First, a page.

This obituary is part of a series about people who have died in the coronavirus pandemic. Read about others here.
When Valerie Cirillo-Bunch died of Covid-19, she left behind her own three children but also many more. She was all about children — as a child-care provider, a nanny and a practitioner trained to help new parents in the early weeks with their baby.
“She’s always done baby sitting, she’s always done mother’s helper,” her sister Melissa Cirillo said in a phone interview. “From the time she could start helping take care of kids, she’s taken care of kids.”
A cousin, Tina Ryan, in a eulogy delivered on April 6 at Immaculate Conception Church in Sleepy Hollow, N.Y., summed up Ms. Cirillo-Bunch’s child-wrangling gifts.
“She could corral 20 toddlers,” she said, “take them to the zoo, then to my mom’s pool to swim, feed them lunch and put them down for a nap and not even break a sweat.”
Ms. Cirillo said her sister, who lived in Tarrytown, N.Y., died on March 30 at a hospital in the Bronx. She was 41 and had been hospitalized for several weeks.
Ms. Cirillo-Bunch wore a number of child-care hats over the years. She taught for a time at a Christian preschool in Dobbs Ferry, N.Y. She worked as a nanny for some couples, provided day care to others and was certified as a postpartum doula, a person who assists with newborns in the home, teaching parents how to cope with the demands of infant care and helping with things like getting the child to sleep through the night.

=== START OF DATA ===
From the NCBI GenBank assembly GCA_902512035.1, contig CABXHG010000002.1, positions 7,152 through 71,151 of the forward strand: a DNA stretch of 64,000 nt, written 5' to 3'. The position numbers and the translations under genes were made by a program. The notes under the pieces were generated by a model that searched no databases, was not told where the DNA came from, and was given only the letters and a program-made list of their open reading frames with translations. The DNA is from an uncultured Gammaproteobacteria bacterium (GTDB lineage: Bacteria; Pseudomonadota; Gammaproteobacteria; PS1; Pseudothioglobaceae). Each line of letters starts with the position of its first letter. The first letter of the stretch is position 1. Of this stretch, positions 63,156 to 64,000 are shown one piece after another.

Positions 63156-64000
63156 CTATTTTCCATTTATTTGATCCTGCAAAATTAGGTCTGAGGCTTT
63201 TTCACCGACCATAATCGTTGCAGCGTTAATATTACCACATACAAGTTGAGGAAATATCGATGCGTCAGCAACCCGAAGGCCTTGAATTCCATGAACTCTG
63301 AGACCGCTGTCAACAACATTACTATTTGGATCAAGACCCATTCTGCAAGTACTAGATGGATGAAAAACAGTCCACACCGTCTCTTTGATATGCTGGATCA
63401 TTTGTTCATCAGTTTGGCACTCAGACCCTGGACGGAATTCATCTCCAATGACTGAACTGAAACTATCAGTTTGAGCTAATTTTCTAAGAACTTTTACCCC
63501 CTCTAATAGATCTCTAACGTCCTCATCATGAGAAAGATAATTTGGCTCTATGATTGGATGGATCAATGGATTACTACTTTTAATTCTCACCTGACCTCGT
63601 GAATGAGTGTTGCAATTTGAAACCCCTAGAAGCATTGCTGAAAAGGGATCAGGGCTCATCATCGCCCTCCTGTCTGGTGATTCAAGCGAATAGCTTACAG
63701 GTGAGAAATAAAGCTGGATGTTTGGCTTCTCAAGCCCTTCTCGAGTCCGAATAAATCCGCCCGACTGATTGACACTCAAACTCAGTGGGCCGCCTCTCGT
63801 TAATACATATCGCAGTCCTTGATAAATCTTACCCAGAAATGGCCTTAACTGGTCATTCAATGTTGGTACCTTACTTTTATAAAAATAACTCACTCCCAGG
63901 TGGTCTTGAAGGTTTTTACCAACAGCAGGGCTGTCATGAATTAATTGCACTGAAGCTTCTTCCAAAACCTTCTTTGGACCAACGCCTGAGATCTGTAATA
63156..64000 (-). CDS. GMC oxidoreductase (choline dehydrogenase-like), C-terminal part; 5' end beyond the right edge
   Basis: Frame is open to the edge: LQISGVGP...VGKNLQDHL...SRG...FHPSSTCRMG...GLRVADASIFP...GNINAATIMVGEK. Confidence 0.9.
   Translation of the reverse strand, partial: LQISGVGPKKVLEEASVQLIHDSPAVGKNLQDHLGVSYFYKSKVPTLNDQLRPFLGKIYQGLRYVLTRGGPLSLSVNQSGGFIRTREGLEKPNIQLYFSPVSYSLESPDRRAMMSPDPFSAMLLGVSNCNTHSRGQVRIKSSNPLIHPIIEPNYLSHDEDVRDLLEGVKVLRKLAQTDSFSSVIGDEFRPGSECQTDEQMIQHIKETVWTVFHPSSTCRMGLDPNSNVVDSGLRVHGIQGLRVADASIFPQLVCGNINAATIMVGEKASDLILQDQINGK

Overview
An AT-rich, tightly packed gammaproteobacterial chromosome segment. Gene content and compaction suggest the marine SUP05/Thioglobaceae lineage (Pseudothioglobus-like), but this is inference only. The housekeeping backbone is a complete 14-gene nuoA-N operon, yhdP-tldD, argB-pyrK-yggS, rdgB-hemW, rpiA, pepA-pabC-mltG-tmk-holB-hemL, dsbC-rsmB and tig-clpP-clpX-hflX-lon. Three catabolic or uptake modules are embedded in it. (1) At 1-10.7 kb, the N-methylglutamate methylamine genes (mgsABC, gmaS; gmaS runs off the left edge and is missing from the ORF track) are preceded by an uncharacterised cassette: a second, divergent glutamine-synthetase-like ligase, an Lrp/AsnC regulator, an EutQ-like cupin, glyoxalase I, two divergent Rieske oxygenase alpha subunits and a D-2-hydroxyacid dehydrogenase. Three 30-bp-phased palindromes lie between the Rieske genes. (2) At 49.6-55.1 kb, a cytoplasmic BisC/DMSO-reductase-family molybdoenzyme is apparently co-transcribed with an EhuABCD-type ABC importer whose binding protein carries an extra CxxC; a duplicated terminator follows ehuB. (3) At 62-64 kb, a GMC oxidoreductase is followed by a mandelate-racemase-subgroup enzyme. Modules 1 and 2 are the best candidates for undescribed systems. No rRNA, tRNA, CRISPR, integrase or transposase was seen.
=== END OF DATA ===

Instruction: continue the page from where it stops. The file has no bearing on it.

“I would describe Val as being the model mom,” said Rebecca Predovan, who with her husband, John, had used Ms. Cirillo-Bunch for child care for their two young children. “She was the mom that the other moms look up to.”
Valerie Elizabeth Cirillo was born on Feb. 28, 1980, in Sleepy Hollow to Joseph and Janice Cirillo. She grew up in nearby Irvington, N.Y., and graduated from Irvington High School, where she developed a sizable circle of friends with whom she remained close. There were three sisters in the household: Val, Melissa and Samantha (now Samantha Cirillo-Hidalgo).
“She was always the mediator, the peacemaker,” Melissa Cirillo said, “the one to bring everybody together in good light.”
Valerie married Sean David Bunch in 2010. Their two oldest children, Donte and Cole, now 11, are twins who were born prematurely and spent almost three months in the hospital; their mother was there for much of that time, too. The younger child, Giselle, who is 8, was “her barnacle,” Melissa Cirillo said. “She was by her side every step of every day.”
In addition to her sisters and children, Ms. Cirillo-Bunch is survived by her husband and her parents.
Ms. Predovan said Ms. Cirillo-Bunch had had a knack for making her clients’ children feel as if they were part of her family, not just charges she was watching over, and for adjusting to an individual child’s needs.
“She made the best-case scenarios happen for every child in her life,” she said.